Urgent calls were made today to protect Dorset’s communities and get more police on the beat amid a rise in crime including a surge in violent offences.

Data from the Office for National Statistics showed that recorded crime in Dorset rose by more than 8 per cent last year. A breakdown reveals violent crime has risen 22 per cent, public order offences have spiralled by more than 48 per cent and sexual offences are up 22 per cent.

There were decreases however in drug crime, theft from vehicles and shoplifting.

Edward Morello, Lib Dem Parliamentary Candidate for West Dorset suggested the increase in violent crime, robberies, and sexual offences was a direct result of cuts to police funding.

He said: “We have suffered years of chronic underfunding of our frontline police services in Dorset. “We’ve lost over 40 officers in the past four years. Residents of west Dorset, especially in rural communities, have been abandoned and left to fend for themselves.”

But West Dorset MP Sir Oliver Letwin said: “The idea that there is a direct causal relationship between the level of violent and sexual crimes reported and the level of police funding is of course absurd. And the number of violent and sexual crimes in rural Dorset remains, thank goodness, low.

"But I do believe that we have now reached the point at which some further funding of the Dorset Police through council tax is justified, and I am glad that the Government has recognised this.”

Police and Crime Commissioner Martyn Underhill said in November amid decreased funding that policing in Dorset had ‘reached tipping point’.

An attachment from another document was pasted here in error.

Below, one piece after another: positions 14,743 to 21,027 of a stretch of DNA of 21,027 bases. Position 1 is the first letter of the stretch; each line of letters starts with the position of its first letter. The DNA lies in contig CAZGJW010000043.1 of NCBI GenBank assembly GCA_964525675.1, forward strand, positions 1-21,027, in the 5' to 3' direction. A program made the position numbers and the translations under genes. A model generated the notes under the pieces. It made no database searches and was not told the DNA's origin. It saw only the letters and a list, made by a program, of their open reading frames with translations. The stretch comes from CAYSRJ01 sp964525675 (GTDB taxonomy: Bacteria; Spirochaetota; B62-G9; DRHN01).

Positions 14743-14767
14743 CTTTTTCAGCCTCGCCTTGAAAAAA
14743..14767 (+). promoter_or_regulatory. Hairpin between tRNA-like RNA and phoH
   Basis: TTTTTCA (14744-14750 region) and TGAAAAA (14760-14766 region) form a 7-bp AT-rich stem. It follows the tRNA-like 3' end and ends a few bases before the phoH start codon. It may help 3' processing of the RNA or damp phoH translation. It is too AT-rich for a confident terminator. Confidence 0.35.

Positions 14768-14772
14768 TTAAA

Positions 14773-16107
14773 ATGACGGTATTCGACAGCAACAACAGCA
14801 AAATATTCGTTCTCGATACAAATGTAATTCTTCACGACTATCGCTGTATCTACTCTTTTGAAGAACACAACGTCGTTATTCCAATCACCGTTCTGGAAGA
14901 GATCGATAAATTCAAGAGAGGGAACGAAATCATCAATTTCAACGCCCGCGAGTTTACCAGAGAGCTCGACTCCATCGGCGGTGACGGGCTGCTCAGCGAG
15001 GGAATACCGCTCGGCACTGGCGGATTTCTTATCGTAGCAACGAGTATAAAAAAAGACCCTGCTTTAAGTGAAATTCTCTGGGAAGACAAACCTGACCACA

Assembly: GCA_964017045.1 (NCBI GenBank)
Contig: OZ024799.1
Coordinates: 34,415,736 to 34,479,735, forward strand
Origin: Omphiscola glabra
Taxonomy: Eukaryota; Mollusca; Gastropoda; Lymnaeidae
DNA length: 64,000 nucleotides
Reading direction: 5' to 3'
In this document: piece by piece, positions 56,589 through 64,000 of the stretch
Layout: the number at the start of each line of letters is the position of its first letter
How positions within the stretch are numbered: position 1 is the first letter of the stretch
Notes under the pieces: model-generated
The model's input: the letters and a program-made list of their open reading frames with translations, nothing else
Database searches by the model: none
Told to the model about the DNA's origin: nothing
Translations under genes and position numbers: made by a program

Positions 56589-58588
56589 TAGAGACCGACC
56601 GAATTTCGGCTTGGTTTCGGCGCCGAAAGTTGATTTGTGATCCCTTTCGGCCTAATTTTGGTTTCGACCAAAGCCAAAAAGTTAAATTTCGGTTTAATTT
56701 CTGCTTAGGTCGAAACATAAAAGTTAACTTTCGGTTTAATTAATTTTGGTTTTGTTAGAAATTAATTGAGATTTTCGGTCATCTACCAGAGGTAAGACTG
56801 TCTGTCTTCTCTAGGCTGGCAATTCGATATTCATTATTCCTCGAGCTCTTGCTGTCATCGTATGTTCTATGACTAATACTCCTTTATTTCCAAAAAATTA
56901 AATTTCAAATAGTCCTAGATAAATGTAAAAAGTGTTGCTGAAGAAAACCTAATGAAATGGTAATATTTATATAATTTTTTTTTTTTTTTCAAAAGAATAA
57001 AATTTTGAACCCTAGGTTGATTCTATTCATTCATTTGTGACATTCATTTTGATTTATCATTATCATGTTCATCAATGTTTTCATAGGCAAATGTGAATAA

In response to Mr Morello’s comments he said: “The rise in recorded crime in Dorset reflects in part the improvements made by Dorset Police in the way they both record and enforce crime. In particular, a lot of work has been done to ensure violent crime is recorded correctly.

“I will of course keep monitoring this situation to ensure that all underlying causes are reviewed and acted upon where necessary. Bridport News readers will know that violence has risen dramatically locally and nationally.”

He added: “I would dispute the suggestion that residents of rural areas have been left to ‘fend for themselves’. Tackling rural crime is one of my major priorities and ongoing investment is being made into the force’s Rural Crime Team. However, Mr Morello is correct in saying that Dorset Police have faced years of chronic underfunding from central government.

“This year’s funding settlement did little to reverse eight years of austerity which has left the force with the lowest numbers of officers since 1981.”

Mr Underhill said he had called time and again for a fairer funding settlement and would continue to lobby the government.